Free The Geeks: Towards A Liberal “Tech” Education
July 9, 2008 § 1 Comment
Harvard University raised a minor ruckus last year when they revamped their core liberal arts curriculum. Regardless of the merits of their specific plan, they deserve credit for being willing to reexamine, redefine, and reinvent their scholarship to better fulfill their unique mission: training the next generation of “cultural elites” who will guide academia, industry, and government.
In this era of declining computer science enrollments — and ongoing concern over the math and science competency of American students — I believe it is time for technical institutions to undertake similar soul-searching. In particular, we need to rethink the historic divorce of science and engineering from the so-called liberal arts — those nominally intended for “free men.”
The very term liberal arts somehow implies that technical training is only suitable for “slaves” — the order takers who implement the vision of their “betters”. While that historic reality has mostly become an anachronistic caricature, it still contains more than a grain of truth. We excel at teaching our students the intricacies of quantum mechanics, genetic manipulation, and algorithmic efficiency — yet we too often leave them ignorant of the political, ecological, ethical, and financial realities that will determine how (and whether) those innovations will be employed.
To be clear, I am not saying we should merge engineering into the liberal arts. Technology is a demanding mistress, requiring both specific aptitude and dedicated study to master. Conversely, there are many leadership positions in our society that really do require people skilled in literature, philosophy, and history, and it is unrealistic to expect them to have any deep grasp of technical practice.
Instead, what I believe our students ultimately need — and deserve — is an education that equips them to be masters of their own fate, able to compete on equal terms (if in very different spheres) with their liberal artiste counterparts. I call it a “liberal tech” education, in that is designed for “free geeks” — technologists who take responsibility for their own career trajectory, rather than being content to serve as “wage slaves” to those with broader vision.
So what would such a “liberal tech” curriculum look like? One possibility is that, just as mathematics and empirical study provides a unifying paradigm for scientific education, systems theory and design thinking may provide the basis for a holistic technical education. These disciplines give technically-minded individuals — who, to be honest, are often more comfortable with and fascinated by inanimate objects — a conceptual framework for understanding and manipulating the human systems (e.g., biological, cultural, financial) that provide the ultimate context for their work.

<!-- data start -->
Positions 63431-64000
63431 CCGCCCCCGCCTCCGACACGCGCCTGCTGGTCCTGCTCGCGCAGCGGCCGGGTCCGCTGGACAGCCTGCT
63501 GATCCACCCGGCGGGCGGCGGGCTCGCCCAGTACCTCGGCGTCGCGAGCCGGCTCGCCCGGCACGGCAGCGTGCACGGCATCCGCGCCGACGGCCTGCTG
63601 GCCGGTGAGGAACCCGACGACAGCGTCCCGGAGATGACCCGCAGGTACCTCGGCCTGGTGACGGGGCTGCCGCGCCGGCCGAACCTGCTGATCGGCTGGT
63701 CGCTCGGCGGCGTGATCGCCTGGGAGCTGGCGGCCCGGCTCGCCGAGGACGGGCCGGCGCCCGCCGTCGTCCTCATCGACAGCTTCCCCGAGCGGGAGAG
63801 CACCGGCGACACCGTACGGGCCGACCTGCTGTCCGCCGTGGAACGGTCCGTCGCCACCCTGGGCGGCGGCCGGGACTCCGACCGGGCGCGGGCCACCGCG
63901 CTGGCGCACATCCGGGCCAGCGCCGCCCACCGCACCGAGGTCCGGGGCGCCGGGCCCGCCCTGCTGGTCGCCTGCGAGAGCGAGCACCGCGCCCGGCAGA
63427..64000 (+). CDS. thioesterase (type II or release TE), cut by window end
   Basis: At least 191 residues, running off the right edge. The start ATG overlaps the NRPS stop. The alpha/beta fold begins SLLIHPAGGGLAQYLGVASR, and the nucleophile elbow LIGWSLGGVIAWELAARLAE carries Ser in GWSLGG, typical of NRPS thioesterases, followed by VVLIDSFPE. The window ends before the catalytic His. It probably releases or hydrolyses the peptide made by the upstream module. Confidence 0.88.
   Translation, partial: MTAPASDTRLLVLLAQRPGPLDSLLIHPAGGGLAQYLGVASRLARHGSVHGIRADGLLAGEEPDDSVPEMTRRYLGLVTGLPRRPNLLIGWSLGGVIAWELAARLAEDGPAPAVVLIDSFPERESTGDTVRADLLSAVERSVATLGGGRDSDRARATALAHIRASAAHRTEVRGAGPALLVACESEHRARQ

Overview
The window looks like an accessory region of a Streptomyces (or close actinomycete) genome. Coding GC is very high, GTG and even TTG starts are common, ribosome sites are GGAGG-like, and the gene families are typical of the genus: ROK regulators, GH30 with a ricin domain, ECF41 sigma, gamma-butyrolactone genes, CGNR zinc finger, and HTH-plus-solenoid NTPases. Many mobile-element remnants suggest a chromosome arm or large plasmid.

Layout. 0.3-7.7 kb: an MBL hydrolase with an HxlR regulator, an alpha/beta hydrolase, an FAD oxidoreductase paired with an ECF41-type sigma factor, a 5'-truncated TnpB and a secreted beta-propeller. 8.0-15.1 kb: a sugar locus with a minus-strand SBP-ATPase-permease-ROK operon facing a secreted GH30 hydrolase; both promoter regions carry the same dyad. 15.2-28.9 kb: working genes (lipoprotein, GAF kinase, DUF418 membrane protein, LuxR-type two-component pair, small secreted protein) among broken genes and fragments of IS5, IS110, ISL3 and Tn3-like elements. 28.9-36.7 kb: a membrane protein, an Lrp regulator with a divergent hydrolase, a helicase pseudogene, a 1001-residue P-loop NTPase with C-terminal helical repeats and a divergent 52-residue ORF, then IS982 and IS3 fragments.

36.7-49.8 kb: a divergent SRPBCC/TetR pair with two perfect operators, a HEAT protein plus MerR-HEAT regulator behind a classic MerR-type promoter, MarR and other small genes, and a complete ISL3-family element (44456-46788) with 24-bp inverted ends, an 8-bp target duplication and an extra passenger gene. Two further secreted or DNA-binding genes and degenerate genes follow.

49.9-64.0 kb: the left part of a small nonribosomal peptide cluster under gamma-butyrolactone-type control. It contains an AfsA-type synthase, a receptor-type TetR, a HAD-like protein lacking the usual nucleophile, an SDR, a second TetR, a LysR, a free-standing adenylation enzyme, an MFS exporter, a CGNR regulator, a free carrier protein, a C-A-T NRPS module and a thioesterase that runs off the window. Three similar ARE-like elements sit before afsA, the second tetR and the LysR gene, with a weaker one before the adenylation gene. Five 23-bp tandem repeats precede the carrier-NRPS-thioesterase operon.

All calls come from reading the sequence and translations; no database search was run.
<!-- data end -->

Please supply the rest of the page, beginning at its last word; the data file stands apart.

In a very real sense, we want our students to be able to “design’ their career trajectory using the same problem-solving approach they use to design tangible products — and we use to design their education! Not as a static artifact that is created once in unchanging Platonic perfection, but as an adaptive system continually evolving in response to new stimuli. We want them to be able to identify and respond to all the relevant inputs and outputs of the design process; not just speeds and feeds, but the aesthetics, politics, and economics that ultimately determine whether projects bear fruit or die on the vine.
I readily admit that this is a huge task, perhaps comparable to that of creating the modern research university out of the medieval tradition. To fully accomplish it will require not merely the invention of a new curriculum, but dramatic changes in organizational structure as well as hiring and retention practices. It will require faculty with a vision for the social and psychological development of their students — and themselves — plus administrators of all levels who understand how to lead, not merely manage. It means a new level of collaboration with both industry and government, to re-conceptualize both the purpose and funding structure for university training. It may even require at least a partial reconciliation with — and transformation of — the classical tradition we long ago abandoned.
This is not the work of a semester, or of a single five-year funding cycle; but of generations. And while it may not be easy, or inevitable, I believe it is essential. We owe it to our students, whose traditional career paths have been obliterated by both rapid progress and global outsourcing. We owe it to our society, whose greatest ills (military conflict, global climate change, income inequality) have been created or exacerbated by technological progress, yet for which better (and wiser) technology is the only possible solution. We even owe it to the discipline of technology itself, which has been tarnished by association with overly complex products, expensive failed projects, and a relentless, inhumane materialism.
And finally, we owe it to us. For only in humanizing technology and technical education can each of us truly embrace our own humanity. To see ourselves — and help others to see us — not as mere calculating machines or pedagogical engines, but as complex, flawed, flesh-and-blood human beings who live, love, laugh, learn, create, compete and cry; and pass the passionate totality of everything we are and do on to our students.
Because in the end, the geeks we most need to free are ourselves.